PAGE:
I didn’t know it, but while I was in Chicago things I’d written years earlier were getting out there back in L.A. One of my best friends from college, Steve Stark, was an executive at Paramount, and he gave my stuff to Jeff Reno and Ron Osborn, legendary writer/producers of Moonlighting, who were creating a new animated series. I can never thank Steve enough for that. They flew me out from Chicago for an interview, and I got the job as staff writer for Duckman. That was my first paying job as a writer, and it changed my life. 

I was so lucky to start my career in that environment. Jeff and Ron always kept a very small staff, no writers room, just constant writing and rewriting. They encouraged us to participate in every aspect: directing actors, doing the Avid and the mix, writing PR and ad materials… It was like a crash education in TV production. I was one of the first TV writers to do weekly online chats with fans after episodes aired. Back then it was on Compuserve, which makes me feel so old just to say!

Thanks to that extraordinary environment, I was able to go from staff writer in season one to one of the showrunners in season four. I never could have done that on another show. Ron and Jeff taught me so much.

 

 

When I was a kid, you could not make me miss an episode of  Duckman. I may have been slightly too young to watch it at the time, but thanks to a wild imagination and poor parental supervision, I was fortunate to really love this show from about ages 9 to 12 years of age, and even many years after. I haven’t watched the show in quite some time, but I am left with fond memories. With that being said, what do believe is the Duckman legacy? And could you foresee a resurgence in this cult classic show?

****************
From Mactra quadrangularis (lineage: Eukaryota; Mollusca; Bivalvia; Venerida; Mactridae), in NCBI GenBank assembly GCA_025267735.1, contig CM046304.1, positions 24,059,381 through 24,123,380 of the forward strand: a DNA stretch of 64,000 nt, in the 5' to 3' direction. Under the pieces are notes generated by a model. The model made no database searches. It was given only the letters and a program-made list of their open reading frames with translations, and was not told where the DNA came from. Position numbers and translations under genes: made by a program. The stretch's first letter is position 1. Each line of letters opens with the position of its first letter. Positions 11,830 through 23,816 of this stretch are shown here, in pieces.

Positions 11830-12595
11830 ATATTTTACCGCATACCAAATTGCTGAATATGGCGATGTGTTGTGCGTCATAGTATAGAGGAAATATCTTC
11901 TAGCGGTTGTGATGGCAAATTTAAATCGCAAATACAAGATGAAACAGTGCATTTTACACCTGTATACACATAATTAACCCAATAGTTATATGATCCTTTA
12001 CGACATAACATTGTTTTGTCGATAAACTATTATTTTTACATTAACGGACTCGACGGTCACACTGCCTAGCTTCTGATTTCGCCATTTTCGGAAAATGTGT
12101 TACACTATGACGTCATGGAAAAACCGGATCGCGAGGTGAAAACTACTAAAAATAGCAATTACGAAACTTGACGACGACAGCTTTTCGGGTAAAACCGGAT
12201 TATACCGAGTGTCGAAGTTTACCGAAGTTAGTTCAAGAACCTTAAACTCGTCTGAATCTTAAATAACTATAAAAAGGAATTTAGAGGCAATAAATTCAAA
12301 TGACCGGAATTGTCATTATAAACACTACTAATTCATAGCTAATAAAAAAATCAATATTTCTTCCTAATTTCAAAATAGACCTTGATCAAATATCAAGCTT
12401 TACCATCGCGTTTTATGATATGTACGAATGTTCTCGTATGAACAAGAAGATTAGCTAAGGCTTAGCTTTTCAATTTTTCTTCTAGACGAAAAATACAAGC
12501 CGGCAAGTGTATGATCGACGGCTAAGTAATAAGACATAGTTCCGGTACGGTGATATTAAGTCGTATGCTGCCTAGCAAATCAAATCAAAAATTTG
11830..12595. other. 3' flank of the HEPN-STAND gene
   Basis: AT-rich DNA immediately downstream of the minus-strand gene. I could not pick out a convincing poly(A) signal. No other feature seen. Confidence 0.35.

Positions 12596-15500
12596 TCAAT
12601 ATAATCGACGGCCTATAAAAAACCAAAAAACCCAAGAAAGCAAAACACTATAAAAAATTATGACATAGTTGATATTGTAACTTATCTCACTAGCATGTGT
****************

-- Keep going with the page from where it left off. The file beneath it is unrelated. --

You have no idea how happy that makes me to hear. If we could play some small part in corrupting a kid, job well done. We had so much fun doing that show. It was hard work — we had a very low budget and animation back then was expensive, so creative solutions were always needed for so many unforeseen problems — but it was the best experience of my life. We always had a small writing staff but the writers were phenomenally talented. We got so little real interference from the network, USA, in part because we were only their first or second original show. Also we had an amazing network executive, Paula Rosenthal, who was so smart and supportive, just the best. When a writer praises a network exec, who is usually “the enemy”, you know she must have been special. And of course we had a phenomenal cast. Tim Curry is one of the loveliest, most talented people I’ve ever worked with, just a joy. 

And I can’t say enough about the talent of Jason Alexander. He made Duckman what he is. It’s a very difficult part to play, because it ranges from the broadest comedy to the most delicate emotion. But Jason always nailed it. Whatever acting challenge we threw at him, he exceeded our expectations. 

We always wrote just to make ourselves laugh, and then always tried to top ourselves. We kept attracting bigger and bigger guests. We would sometimes just write a show for a guest star that we really wanted to meet, no other reason. I wrote Joe Walsh into an episode because, come on, who doesn’t want to meet Joe Walsh? He was so great that we had him back for another episode, one I love called “Love, Anger, Kvetching!”  For that show, Joe recorded “Life’s Been Good” with my new lyrics! What a thrill.